If you’re dealing with your horse’s cracked, dry hooves, chances are there’s an easy solution that doesn’t require buying expensive hoof dressings.
But it’s important to look for the root cause of the hoof issue, before you find the right home remedy.
Nutrition, good and frequent hoof care, and proper treatment of infections are all key to healthy hooves.
This post shares some helpful tips to get your horse’s hooves in top condition, plus a recipe for DIY homemade hoof conditioner.
Analyze the Diet
Even if your horse has been on the same feeding program for years, you should take into account other changes that might be taking place.
- Is there less grass available due to the weather?
- Has the level of exercise increased?
- Has your hay/feed supplier changed?
- Is your horse nearing the senior years?
- Has your horse been dewormed?
- Is the weather unusually hot or cold?
If you think these may have a factor on your horse’s overall health, now is a good time to adjust your feeding plan, and possibly introduce new supplements.
Sometimes a simple change can have big results over the long term for hoof health.
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Work with Your Farrier
In order to keep the hooves healthy and balanced, it’s important to get them taken care of on a regular basis.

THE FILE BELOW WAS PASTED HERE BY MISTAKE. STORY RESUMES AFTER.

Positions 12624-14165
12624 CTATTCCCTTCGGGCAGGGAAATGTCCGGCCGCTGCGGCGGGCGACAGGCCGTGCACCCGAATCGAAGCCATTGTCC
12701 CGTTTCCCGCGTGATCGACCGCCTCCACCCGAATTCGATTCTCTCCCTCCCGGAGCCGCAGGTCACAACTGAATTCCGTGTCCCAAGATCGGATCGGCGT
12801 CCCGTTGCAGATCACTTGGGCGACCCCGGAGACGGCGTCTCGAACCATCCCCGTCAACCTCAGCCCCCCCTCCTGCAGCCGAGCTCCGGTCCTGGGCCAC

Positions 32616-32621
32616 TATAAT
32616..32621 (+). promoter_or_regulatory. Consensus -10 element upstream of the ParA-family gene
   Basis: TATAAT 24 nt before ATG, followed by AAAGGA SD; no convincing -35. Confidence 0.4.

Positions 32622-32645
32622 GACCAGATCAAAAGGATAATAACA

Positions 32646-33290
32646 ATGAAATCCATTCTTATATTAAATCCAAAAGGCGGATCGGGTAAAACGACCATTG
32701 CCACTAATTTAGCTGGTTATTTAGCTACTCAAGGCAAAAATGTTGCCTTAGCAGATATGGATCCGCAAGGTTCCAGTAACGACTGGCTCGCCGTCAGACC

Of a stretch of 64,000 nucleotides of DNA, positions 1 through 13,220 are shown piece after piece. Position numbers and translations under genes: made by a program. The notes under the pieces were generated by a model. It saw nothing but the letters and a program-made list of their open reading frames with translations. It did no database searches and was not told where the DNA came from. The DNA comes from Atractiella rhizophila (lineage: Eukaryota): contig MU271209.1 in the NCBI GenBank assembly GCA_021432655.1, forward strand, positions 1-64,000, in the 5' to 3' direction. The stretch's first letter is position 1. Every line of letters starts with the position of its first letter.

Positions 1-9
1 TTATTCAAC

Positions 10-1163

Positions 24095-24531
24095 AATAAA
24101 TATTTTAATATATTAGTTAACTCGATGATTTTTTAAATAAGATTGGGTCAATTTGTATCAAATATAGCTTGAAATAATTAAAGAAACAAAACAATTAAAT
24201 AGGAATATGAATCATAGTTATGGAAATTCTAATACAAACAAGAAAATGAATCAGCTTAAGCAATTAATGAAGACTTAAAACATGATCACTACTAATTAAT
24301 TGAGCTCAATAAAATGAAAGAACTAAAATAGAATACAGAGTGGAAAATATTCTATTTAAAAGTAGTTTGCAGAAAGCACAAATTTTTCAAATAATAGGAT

In general, most horses should have their feet trimmed every 5 to 8 weeks.
The exact amount of time can vary for each horse depending on the season, the terrain where they’re kept and ridden, and whether or not they wear shoes.
Talk to your farrier about your concerns to find the right schedule for your horse (or find a new one if you’re not happy with the results!).
Watch For Infections
Spotting problems early can save you a lot of time, money and energy, as well as minimize damage to the hoof.
Keep an eye out for any sudden lameness, heat, swelling, an increased digital pulse or fever.
If one particular hoof is cracking more than the rest, get an assessment done by your farrier or vet to find the underlying cause.
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Keep Up Daily Care
Even if your horse isn’t being ridden, it’s still important to pick your horse’s hooves on a daily basis.
Not only does this remove mud and gravel, but it’s also a good chance to assess each hoof to see if the dryness and cracking is improving.
Progress may seem slow, so keep a journal or take pictures to track changes.
Use a Conditioner
Once you’ve found right hoof care routine for your horse, using a topical cream can help speed the healing process.
While many store-bought options are available, this simple yet effective DIY conditioner works well even in dry climates.
What are your favorite home remedies for cracked horse hooves?
Will vegetable oil work as a substitute for the vegetable glycerin? And can I use fractionated coconut oil to keep it in liquid form or does it mess it up?